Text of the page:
As soon as I publish this post, I’m going to the kitchen to mix up a batch of each. I’m appearing in court tomorrow, and my hair and scalp, for the first time ever, will not be drenched in potentially harmful chemicals.

I promise to report on the experience after I use these home-made hair products for a few days.

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If you want to raise your children right, get them cats

April 29, 2010 | By | 3 Replies More
If you want to raise your children right, get them cats

Parents wonder how their kids will grow up. Will they be kind, smart, generous, or axe murderers? In my experience, the surest way to make sure your children develop compassion, empathy and generosity is to get them a cat.

“Daddy, Daddy!” the kids chorused. “Mommy said we could get a kitty!”

“I told them that if they did chores for 10 days straight,” she said, “each of them could get a kitty.”

We were having difficulty getting the kids to do their chores. My wife had solved both our chores-problem and the kids’ desire to have a pet in one stroke. The kids had wanted another cat since loyal friend Nat King Cat had died.

“Now you guys understand that YOU have to take care of your kitties,” said my wife.

As the result of the “deal,” my kids became chores maniacs. The whole thing smacked of bribery, but the house and kids were cleaner and the kids were happier.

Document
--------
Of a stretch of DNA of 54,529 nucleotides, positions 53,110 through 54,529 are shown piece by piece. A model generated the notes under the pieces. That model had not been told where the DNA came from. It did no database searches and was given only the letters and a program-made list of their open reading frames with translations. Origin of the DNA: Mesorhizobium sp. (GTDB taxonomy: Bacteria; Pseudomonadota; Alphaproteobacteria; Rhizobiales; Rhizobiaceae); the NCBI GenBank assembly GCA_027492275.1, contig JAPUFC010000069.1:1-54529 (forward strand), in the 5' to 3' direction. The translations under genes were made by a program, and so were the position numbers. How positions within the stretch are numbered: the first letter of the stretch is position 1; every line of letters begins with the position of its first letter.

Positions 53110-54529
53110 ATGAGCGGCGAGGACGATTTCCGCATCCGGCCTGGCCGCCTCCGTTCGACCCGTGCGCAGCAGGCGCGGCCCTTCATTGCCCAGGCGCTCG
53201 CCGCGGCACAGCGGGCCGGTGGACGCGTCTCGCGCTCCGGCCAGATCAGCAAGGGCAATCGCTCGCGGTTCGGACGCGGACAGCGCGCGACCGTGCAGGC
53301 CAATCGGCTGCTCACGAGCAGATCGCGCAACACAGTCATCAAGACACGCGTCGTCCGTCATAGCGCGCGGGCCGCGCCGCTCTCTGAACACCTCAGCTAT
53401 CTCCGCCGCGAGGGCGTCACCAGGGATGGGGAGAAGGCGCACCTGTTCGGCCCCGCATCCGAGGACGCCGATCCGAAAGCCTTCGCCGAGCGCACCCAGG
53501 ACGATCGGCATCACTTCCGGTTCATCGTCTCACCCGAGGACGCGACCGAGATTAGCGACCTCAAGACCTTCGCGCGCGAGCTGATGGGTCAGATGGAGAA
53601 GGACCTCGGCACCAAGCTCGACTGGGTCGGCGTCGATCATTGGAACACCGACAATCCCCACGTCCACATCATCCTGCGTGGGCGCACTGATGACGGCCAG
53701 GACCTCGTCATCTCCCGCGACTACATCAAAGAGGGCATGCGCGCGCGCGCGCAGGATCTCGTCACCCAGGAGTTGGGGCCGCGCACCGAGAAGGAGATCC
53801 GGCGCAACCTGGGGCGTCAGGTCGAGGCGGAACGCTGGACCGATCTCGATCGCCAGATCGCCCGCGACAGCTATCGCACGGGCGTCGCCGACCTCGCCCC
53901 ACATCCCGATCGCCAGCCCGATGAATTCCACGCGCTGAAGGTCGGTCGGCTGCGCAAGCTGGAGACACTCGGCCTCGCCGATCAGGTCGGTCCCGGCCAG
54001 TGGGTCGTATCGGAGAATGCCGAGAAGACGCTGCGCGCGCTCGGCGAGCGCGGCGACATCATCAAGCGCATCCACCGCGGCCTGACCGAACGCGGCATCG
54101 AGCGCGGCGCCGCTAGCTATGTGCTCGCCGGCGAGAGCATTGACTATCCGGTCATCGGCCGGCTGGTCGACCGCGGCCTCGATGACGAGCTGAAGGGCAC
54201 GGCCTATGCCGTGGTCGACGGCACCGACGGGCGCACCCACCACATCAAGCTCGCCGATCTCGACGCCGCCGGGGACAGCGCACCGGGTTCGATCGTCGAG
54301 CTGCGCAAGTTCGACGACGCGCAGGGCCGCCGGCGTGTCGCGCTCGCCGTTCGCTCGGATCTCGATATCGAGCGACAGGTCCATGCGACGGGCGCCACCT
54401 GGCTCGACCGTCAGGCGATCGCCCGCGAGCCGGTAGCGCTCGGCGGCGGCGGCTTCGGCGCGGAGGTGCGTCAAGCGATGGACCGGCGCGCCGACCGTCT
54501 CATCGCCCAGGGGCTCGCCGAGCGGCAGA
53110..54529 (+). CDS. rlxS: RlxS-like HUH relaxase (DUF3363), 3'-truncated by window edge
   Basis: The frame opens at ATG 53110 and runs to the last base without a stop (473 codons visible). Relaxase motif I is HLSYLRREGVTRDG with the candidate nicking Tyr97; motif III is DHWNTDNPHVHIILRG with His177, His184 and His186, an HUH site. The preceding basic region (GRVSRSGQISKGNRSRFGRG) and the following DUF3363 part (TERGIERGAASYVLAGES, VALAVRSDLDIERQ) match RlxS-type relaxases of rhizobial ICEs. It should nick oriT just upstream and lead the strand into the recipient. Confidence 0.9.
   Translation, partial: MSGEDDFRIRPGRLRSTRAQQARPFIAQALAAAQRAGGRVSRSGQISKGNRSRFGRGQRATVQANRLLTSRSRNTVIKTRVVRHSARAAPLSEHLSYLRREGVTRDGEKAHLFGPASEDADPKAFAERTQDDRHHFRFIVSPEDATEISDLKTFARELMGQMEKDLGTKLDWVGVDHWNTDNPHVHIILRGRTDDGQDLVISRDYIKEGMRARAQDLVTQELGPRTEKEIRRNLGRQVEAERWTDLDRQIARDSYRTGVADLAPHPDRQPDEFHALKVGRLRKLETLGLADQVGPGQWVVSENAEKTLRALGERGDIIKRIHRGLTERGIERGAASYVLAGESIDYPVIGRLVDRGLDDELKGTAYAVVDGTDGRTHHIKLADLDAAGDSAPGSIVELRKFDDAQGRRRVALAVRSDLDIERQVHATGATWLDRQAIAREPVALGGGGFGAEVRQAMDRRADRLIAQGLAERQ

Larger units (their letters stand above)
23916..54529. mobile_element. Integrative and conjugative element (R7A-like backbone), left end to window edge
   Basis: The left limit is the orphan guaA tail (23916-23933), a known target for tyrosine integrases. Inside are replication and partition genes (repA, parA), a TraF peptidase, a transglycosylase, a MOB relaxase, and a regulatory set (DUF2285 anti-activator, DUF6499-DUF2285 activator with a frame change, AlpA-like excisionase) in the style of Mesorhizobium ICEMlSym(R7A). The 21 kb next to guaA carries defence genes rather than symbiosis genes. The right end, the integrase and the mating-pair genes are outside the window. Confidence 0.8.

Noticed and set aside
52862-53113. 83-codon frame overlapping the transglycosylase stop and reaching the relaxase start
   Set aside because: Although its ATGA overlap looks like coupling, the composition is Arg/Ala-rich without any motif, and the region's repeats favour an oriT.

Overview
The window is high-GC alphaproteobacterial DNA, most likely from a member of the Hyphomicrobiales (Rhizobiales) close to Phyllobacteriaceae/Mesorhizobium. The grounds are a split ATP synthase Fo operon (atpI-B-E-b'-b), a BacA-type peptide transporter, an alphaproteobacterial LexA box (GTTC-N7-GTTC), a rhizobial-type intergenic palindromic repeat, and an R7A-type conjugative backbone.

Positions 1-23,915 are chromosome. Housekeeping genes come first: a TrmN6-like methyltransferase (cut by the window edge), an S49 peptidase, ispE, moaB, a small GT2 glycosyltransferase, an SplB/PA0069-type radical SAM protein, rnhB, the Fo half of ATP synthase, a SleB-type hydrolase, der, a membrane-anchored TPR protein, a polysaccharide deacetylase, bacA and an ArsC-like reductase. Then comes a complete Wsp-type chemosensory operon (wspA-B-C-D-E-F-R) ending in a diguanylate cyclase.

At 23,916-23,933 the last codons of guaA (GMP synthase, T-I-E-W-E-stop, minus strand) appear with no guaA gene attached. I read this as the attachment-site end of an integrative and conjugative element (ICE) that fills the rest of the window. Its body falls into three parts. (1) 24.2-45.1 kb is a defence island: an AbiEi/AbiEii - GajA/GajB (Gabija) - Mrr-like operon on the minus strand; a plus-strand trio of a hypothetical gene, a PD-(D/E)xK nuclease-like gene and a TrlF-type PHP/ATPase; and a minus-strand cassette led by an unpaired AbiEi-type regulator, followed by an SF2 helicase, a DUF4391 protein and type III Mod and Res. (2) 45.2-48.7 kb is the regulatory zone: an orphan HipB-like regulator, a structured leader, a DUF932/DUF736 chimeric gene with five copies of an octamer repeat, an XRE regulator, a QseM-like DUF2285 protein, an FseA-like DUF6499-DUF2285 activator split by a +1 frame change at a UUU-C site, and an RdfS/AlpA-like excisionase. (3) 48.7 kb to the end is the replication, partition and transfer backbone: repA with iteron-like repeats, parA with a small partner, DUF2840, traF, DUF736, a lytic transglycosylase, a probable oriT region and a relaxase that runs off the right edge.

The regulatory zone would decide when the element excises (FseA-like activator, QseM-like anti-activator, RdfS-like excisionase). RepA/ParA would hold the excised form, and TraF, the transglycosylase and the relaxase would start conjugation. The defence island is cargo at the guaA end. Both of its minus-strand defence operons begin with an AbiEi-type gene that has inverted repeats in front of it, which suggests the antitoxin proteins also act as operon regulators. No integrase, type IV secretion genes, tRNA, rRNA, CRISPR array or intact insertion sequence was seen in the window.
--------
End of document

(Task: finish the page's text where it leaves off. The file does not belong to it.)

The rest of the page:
The kittens would stay in the kids’ bedrooms for the first 10 days. After day eight of the chores marathon, we went to find kittens.

[more . . . ]

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People Are Idiots. A Cynical Observation

April 15, 2010 | By | 36 Replies More
People Are Idiots.  A Cynical Observation

The video below from TED is chilling in many ways. Michael Specter touches on observations about the resistance people have toward anything that seems to threaten their hobbit-hole view of the world. A little of this, as he rightly points out, is fine, even agreeable, but when it burgeons into matters that threaten lives and seek to derail all that has made this present era as wonderful as it is—and it must be stressed, in the face of overwhelming negative press, that we are living in a magnificent period of history—then it loses whatever quaint appeal it might otherwise have. We respect the Amish, but they don’t tell the rest of us how to live and try their level best to be apart from the world they disapprove. When you see people filing lawsuits with the intent to halt necessary, beneficial progress because they have bought into some bogeyman horror movie view of science or politics or morality, it behooves us to come to terms with a fundamental reality with which we live today.

First, though, the video. Watch this, then read on.

Okay, what reality? That many people are just idiots. I cannot think of a more tasteful way to phrase it. But when you consider the list, justifications and rationalizations fade.

The Tea Party. The Anti-vaccine Movement. The Birthers. Young Earth Creationists. Medjugorje. Deepak Chopra. PETA. Free Market Capitalism. Global Warming Deniers. Holocaust Deniers. Abstinence-Only. Just Say No. The Shroud of Turin. Astrology. Texas Board of Education. Evolution Deniers. Frankenfood Protesters. Homeopaths. Herbalists. Psychics. Scientology.

I could go on.

[more . . . ]